1. Participants will learn how to administer a federal sponsored research contract from RFP to award in a university environment.
  2. Learn best practices and tips for managing contract funds.

Prerequisites: None

Speaker(s):

Rebecca Hunsanker, Director of Research Administration; Monique Anderson, Director Administrative Services and Debra Murray, Assistant Director of Compliance, University of Maryland, College Park

W104: Human Resources Management and Best Practices for the Department Administrator

This session will cover all aspects of Human Resources Management for the Department Administrator. This session will explore all pre-employment processes and best practices for the Administrator to get highly qualified candidates into their workplace. This session will also cover various payroll and equity issues that the Department Administrator may encounter. This will be a very interactive session between the participants and presenter and use various "what is wrong with this case study scenarios" to get everyone discussing how Human Resources Management is practiced at various Universities/Institutes. The session will also cover hot topics such as grievance/conflict resolution, VISA/International worker issues, Family and Medical Leave Act (FMLA), performance evaluations, mentoring, Fair Labor Standards Act (FLSA), on-boarding and supervision styles/issues.

Content level: Intermediate

Learning objectives:

  1. Use best practices and case studies to assist the Department Administrator become a more effective manager.
  2. Understand Human Resource Management issues more clearly and how these issues are resolved by various Universities/Institutes.

Prerequisites: None

Speaker(s):

William Hoffman, MAS, Department Administrator, UMB--Dental School and  Nancy Bowers, Director of Finance & Administration, Dean's Office University of Maryland Baltimore School of Pharmacy

W105: VA Research: Why You Should be in Business with Us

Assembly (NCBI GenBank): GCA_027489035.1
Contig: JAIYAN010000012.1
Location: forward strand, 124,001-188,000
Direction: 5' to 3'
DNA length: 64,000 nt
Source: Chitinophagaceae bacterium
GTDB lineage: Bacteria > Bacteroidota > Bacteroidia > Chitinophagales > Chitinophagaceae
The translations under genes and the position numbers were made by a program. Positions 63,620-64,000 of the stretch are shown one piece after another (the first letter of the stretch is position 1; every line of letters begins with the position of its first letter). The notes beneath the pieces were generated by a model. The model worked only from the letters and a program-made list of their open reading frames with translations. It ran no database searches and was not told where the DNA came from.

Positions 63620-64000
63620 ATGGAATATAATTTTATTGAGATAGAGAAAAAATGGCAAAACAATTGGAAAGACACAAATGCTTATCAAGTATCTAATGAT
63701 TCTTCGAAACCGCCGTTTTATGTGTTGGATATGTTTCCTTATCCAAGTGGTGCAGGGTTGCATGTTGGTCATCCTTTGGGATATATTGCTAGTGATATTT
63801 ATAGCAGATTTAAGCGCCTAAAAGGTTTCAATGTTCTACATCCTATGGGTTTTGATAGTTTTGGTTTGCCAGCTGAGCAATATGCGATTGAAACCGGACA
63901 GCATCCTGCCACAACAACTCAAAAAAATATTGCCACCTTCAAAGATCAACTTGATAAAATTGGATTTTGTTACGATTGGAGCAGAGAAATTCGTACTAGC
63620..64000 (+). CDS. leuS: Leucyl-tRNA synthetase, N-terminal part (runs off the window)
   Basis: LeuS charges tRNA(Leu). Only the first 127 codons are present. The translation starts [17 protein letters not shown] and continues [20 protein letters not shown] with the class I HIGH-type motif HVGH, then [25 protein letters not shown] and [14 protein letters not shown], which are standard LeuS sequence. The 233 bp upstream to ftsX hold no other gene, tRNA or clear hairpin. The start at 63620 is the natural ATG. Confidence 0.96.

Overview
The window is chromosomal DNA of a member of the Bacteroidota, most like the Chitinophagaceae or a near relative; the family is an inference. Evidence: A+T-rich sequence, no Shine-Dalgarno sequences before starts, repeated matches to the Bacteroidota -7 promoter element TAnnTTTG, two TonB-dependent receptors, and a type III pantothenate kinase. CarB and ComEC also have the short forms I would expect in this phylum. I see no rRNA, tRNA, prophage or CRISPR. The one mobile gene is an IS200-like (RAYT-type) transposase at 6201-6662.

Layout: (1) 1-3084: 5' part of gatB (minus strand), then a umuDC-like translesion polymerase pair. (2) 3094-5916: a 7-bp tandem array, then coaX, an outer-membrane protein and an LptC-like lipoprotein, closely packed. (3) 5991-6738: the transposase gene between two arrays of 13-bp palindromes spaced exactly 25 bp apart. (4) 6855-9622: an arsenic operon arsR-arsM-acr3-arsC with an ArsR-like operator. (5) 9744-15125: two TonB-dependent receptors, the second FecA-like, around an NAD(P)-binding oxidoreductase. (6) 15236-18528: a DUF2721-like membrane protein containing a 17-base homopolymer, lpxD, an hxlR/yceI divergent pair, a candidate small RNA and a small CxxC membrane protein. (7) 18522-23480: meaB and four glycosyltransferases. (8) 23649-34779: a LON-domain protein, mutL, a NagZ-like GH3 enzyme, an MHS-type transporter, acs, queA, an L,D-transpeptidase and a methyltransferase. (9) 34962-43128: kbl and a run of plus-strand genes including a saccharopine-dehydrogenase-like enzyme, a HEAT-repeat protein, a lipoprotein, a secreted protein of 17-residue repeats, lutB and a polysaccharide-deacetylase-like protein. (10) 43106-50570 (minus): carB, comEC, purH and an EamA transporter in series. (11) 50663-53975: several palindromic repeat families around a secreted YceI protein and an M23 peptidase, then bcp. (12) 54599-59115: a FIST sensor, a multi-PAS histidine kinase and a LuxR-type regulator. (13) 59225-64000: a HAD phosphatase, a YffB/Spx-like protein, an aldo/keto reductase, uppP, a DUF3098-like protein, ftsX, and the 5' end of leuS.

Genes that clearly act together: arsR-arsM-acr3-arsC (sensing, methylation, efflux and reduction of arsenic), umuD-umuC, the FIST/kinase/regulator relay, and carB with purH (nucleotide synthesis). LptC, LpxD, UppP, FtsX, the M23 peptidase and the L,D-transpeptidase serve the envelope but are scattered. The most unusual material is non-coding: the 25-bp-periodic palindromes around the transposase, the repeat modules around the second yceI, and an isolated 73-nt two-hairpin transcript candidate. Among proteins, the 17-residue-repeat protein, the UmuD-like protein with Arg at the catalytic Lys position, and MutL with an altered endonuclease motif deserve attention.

Partnering with the VA research is a unique opportunity.  This session will outline the value the VA can provide to your research programs.

Content level: Basic

Learning objectives:

  1. How to work with the VA.
  2. The proven innovations from VA research.

Prerequisites: None

Speaker(s):

Edward Black, Executive Director, Denver Research Institute (DRI) and Rebecca Rosales, MBA, Executive Director, Northern California Institute for Research and Education, Inc.

W106: Let's Talk Story: Financial/Logistical Lessons Learned from Opening the National Cancer Institute (NCI)'s MATCH Trial

Offering biopsy-driven precision medicine clinical trials comes with significant administrative complexities, both clinical and non-clinical in nature. The National Cancer Institute (NCI)-MATCH trial, a federally funded precision medicine trial analyzes patients’ tumors for genetic abnormalities for which a targeted drug exists. Patients with an ‘actionable mutation’ are assigned to one of 24 possible treatment arms. This trial is targeted for cancer patients who have advanced solid tumors and lymphomas that are no longer responding (or never responded) to standard therapy. The Queen’s Medical Center (QMC), a private, non-profit, acute care medical facility serving the State of Hawaii, opened the NCI-MATCH trial as part of the statewide Hawaii Cancer Consortium. The opening of this trial at QMC required coordination among the hospital, employed physicians and clinical staff, private practice physicians, multiple clinical partners (e.g., radiologists, pathologists, laboratories) and the University of Hawaii Cancer Center. This case study will present ‘lessons learned’ in the opening of the NCI-MATCH trial, highlighting the importance of educating and coordinating all parties in regards to the trial logistics, protocol requirements, and research billing. In addition, there will be discussion on the overall challenge of trial reimbursement and the dispersing of limited lump sum federal funds among separate entities.